Attitudes Towards Bisexuality and Correlates

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Attributions that point to sexual orientation being involuntary tend to be associated with more favorable attitudes toward homosexuals (Herek & Capitanio, 1995). Aside from attributions, those with more contact with sexual minorities are likely to have accepting attitudes about bisexuality (Mayfield & Carruba, 1996). Yet, the quality of the contact matters; research indicates that those with poorer qualitative contact have less positive attitudes toward homosexuals (Hodson, Harry, & Mitchell, 2009). Also, those with high religious beliefs are susceptible to beliefs of homosexuality as a choice and have more negative views (Kendra, Christopher, Franzen, & Keyes, 2006; Herek, 2002). While attitudes about homosexuality and bisexuality have been shown to be related, bisexuality is distinct from homosexuality and deserves separate focus (Mohr & Rochlen, 1999). The current study expands past research by examining a variety of factors related to attitudes toward bisexuality, such as perceiving sexual orientation as a choice, religiosity, and amount and quality of contact. Our first hypothesis is that both the perception of sexual orientation as a choice and higher levels of religiosity will relate to more negative attitudes toward bisexuals. Next, both the quantity and quality of contact with sexual minorities will predict attitudes such that less contact and less quality contact will be related to more negative attitudes toward bisexuals. We collected data from 1725 (67.2% female) individuals through participation in an online survey. Results indicate negative attitudes towards bisexuality are significantly related to the perception of sexual orientation as a choice (r = .499, p < .01) higher levels of religiosity (r = .515, p < .01) and lower levels of contact with sexual minorities (r = -.547; p < .01) and quality of contact (r = -.617; p< .01). These findings and comparisons of these relations by self-identified sexual orientation will be presented.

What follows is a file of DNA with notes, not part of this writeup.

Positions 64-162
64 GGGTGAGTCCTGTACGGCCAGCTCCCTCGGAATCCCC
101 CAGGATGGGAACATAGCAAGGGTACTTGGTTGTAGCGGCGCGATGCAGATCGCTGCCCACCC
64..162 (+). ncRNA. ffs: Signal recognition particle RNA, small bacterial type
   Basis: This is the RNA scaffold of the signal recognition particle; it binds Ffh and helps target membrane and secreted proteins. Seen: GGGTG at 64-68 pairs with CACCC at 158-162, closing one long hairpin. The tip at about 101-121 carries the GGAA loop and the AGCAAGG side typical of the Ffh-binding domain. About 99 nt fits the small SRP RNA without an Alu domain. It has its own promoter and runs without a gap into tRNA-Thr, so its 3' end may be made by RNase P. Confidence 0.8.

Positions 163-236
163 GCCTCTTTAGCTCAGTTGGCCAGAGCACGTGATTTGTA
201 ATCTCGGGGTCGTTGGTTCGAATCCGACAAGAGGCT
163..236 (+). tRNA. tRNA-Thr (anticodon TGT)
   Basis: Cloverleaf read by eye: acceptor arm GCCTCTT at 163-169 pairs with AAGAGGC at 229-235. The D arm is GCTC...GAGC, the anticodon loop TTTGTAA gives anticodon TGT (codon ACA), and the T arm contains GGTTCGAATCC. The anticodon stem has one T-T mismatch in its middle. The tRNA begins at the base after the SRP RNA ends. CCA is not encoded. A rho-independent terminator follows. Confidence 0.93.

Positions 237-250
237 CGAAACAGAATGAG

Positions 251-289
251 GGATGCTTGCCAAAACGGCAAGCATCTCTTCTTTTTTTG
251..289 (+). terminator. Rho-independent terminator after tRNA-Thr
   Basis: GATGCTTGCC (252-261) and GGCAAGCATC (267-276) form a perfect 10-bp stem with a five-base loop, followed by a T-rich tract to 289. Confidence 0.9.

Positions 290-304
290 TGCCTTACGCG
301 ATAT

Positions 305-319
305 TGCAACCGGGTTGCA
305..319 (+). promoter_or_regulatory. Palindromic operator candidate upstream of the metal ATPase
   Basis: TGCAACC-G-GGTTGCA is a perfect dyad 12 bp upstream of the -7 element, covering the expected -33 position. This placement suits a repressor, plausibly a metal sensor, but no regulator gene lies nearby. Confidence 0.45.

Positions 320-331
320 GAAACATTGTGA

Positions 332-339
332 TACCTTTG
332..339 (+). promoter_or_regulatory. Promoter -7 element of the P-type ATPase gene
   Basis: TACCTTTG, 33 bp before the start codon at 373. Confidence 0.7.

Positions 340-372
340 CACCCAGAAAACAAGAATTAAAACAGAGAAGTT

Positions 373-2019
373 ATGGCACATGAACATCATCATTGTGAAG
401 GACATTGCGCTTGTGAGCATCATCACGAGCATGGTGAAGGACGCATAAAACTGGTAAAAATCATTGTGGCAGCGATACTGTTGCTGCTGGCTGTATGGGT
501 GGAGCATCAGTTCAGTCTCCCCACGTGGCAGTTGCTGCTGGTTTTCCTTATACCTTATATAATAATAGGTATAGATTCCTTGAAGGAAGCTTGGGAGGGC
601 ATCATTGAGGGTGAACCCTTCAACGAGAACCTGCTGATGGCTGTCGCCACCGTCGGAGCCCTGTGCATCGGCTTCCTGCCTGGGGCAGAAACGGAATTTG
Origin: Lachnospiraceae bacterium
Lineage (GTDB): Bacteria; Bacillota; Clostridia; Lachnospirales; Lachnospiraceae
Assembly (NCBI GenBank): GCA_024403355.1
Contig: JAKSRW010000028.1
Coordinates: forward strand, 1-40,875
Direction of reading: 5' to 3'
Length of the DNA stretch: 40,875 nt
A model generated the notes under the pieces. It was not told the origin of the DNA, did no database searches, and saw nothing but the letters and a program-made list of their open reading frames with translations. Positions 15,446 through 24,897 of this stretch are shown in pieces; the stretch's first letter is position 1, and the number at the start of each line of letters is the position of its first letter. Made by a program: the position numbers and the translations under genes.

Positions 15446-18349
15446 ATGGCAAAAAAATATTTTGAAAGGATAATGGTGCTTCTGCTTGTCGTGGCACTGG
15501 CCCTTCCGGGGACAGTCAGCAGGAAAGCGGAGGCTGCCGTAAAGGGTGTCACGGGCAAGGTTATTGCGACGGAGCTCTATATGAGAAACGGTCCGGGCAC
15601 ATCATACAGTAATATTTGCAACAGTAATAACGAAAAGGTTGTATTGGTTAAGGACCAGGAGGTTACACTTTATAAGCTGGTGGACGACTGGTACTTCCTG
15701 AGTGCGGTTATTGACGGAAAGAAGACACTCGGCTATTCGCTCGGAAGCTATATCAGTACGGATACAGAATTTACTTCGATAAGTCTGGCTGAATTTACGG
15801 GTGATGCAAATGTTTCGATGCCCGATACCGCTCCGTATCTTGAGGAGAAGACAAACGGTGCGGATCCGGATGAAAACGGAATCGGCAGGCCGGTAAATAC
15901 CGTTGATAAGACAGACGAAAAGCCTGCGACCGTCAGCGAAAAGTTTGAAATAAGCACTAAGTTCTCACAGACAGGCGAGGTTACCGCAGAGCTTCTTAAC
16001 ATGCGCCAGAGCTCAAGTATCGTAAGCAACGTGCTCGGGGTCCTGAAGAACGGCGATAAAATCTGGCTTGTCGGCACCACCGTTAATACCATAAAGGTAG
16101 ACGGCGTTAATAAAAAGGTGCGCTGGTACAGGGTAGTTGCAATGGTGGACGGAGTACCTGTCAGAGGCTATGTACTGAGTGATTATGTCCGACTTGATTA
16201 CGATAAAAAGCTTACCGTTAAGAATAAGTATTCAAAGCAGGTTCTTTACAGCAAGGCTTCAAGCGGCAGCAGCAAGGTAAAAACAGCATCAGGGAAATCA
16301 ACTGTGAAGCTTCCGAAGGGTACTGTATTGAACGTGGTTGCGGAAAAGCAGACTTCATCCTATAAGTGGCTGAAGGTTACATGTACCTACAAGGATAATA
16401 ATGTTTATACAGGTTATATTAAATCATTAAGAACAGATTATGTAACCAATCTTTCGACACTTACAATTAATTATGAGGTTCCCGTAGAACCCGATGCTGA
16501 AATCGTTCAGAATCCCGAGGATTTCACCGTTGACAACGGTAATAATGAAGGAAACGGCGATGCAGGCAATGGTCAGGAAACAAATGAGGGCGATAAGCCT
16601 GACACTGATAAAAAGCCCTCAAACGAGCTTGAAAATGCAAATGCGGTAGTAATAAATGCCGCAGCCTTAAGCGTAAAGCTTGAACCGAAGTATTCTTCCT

Charlotte, NC

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